Consider this passage from the beginning of The Girl with the Dragon Tattoo (by Stieg Larsson): A retired industrialist receives a gift-wrapped pressed flower.
"[It] was altogether an unpretentious flower. It had no known medicinal properties, and it could not induce hallucinatory experiences. It was neither edible, nor had a use in the manufacture of plant dyes. On the other hand, the aboriginal people of Australia regarded as sacred the region and the flora around Ayers Rock [where it presumably grows]."
Passages such as this one are part of writing craft of course; there's nothing very special about the particular novel or author. But I want to note it as an example use of the space of possibilities technique. Let's look at the function of the passage, the purposes it serves.
1) First of all, it belongs to the opening episode which is primarily a teaser. We're not told anything more about the flower until much later. True, we only gradually learn that we don't, when we read on. For all we know at the time of first reading the passage, the secret might be lifted right away. But in fact it's not; the story switches to a different line of development first, which doesn't have do do anything at all with the flower, and that creates a nagging curiosity that drives us to read on.
2) Besides that dramaturgical function, the quoted passage has another one: it opens up a space of possibilities. It does that in two senses, one more internal to the world (and the characters) of the novel, the other having to do with the audience and its relationship to that world.
First, then, it's the sort of a space of possibilities that a policeman or forensic investigator would consider when receiving a parcel with an unexpected content: is it a bomb? a spying device? seeing that it's only a flower, could it be poisonous? might it convey a message? stand as a symbol for something? is it evidence, a lead, a reminiscence, a threat? or is it simply just something without any meaning? (But then, who'd have made the effort of sending it, and why?)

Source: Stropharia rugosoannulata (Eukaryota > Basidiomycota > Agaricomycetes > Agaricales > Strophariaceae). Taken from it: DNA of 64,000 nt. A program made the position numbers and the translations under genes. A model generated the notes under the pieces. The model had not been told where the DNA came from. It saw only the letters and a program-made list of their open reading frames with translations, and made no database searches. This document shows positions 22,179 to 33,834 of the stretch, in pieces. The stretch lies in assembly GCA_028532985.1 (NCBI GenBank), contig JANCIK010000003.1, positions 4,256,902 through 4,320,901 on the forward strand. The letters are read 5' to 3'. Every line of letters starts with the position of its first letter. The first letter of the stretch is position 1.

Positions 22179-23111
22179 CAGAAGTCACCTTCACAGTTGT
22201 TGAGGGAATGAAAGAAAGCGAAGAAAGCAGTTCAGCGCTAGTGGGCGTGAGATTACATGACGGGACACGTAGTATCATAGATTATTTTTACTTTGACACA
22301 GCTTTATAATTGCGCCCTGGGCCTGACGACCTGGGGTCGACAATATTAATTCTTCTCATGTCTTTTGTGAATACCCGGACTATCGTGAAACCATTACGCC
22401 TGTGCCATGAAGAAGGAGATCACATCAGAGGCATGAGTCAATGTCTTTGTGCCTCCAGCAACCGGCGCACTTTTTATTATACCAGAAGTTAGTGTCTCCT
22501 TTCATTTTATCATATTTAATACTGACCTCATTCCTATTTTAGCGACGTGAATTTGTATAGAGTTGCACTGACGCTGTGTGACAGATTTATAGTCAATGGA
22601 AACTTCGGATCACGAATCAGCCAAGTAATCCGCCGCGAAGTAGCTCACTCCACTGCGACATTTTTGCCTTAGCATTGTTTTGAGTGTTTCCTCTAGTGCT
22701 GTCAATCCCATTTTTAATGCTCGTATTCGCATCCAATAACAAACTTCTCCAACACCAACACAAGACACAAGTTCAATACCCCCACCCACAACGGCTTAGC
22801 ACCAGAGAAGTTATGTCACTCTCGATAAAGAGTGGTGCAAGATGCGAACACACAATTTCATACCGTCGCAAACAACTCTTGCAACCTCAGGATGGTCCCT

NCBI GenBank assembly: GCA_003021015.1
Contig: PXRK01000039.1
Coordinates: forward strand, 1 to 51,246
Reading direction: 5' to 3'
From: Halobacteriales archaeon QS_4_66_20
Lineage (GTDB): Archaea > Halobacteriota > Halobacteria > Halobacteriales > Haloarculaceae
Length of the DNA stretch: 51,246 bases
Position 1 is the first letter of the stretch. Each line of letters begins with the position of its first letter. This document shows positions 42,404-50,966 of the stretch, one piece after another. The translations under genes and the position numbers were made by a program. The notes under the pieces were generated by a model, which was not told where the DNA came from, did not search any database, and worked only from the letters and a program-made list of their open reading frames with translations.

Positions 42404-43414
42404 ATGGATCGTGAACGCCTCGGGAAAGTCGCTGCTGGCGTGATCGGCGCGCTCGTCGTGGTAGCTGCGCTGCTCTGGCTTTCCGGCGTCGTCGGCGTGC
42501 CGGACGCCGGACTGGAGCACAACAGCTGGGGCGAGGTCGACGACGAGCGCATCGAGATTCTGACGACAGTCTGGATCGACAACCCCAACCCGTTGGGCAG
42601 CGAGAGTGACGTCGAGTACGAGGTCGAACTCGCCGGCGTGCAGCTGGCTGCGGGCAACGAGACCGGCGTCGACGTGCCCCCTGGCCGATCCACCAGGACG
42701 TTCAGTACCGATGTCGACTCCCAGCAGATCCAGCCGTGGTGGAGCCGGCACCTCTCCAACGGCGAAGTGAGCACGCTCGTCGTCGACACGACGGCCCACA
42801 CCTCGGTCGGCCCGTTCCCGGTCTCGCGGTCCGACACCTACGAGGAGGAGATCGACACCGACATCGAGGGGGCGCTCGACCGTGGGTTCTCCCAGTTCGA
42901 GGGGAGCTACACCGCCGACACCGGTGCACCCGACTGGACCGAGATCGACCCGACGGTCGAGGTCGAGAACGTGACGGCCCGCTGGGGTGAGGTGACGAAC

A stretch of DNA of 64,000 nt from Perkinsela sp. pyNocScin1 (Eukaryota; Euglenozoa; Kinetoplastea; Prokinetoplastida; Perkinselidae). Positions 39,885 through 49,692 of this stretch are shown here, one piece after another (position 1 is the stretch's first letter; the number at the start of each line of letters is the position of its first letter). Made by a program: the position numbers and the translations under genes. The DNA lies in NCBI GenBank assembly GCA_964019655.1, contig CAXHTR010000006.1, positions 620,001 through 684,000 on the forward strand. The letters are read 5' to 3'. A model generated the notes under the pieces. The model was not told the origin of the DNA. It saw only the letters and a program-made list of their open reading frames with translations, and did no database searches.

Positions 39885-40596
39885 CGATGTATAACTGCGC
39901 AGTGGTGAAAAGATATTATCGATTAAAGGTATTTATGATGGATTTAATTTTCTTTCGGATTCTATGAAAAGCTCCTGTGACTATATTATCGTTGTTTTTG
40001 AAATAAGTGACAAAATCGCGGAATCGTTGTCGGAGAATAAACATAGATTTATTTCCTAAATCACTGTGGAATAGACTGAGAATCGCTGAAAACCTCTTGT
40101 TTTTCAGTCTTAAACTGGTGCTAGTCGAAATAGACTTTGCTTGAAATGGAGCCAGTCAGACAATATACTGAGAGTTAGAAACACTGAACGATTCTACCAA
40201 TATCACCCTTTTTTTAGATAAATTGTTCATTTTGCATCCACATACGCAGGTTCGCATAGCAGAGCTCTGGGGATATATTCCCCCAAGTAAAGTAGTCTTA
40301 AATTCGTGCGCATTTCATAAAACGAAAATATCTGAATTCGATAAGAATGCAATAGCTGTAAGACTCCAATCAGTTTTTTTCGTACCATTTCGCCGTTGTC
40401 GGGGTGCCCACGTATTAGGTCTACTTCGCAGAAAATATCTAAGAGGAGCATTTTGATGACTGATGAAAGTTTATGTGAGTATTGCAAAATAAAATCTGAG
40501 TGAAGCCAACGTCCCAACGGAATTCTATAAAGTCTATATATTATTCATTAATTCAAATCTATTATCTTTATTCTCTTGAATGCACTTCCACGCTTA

The second sense in which the passage spans a space of possibilities is in a play with the audience's expectations: the novel is a piece of crime fiction (of which the model reader, that is, the sort of reader which the author had in mind, is well aware). But there's many different kinds in that genre, still. What sort will this one be? A realistic one where sending flowers is plainly what it is in everyday life (a nice gesture)? A complicated whodunit where they are the murder weapon in some devious and nearly untraceable way? A sinister serial killer psychogram where they symbolize a childhood drama that now triggers a string of gruesome events? (Normally, readers would not expressly and distinctly go through these options in their head, but they're still there as part of the underlying set of expectations.) By alluding to these options, our passage and its context make us aware of that space of genre possibilities as well. Even if the actual novel then proceeds to pin down its own type, having walked us briefly through that space it has heightened our sense of the scope of that field into which a piece of fiction might lead us.
3) All this play with expectations (by having a teaser question that isn't answered for a while, and by spanning a space of possibilities) awakens our imagination and generates curiosity. This gets us more smoothly over the first part of the book which will necessarily have a lot of expository stuff (introducing characters, rolling out backstories, describing settings) and not that much of a plot yet. It also plugs us into the realm of unreality, if you will. (Though that is of course not much more than high-flown language for the earlier point that it whets the imagination.)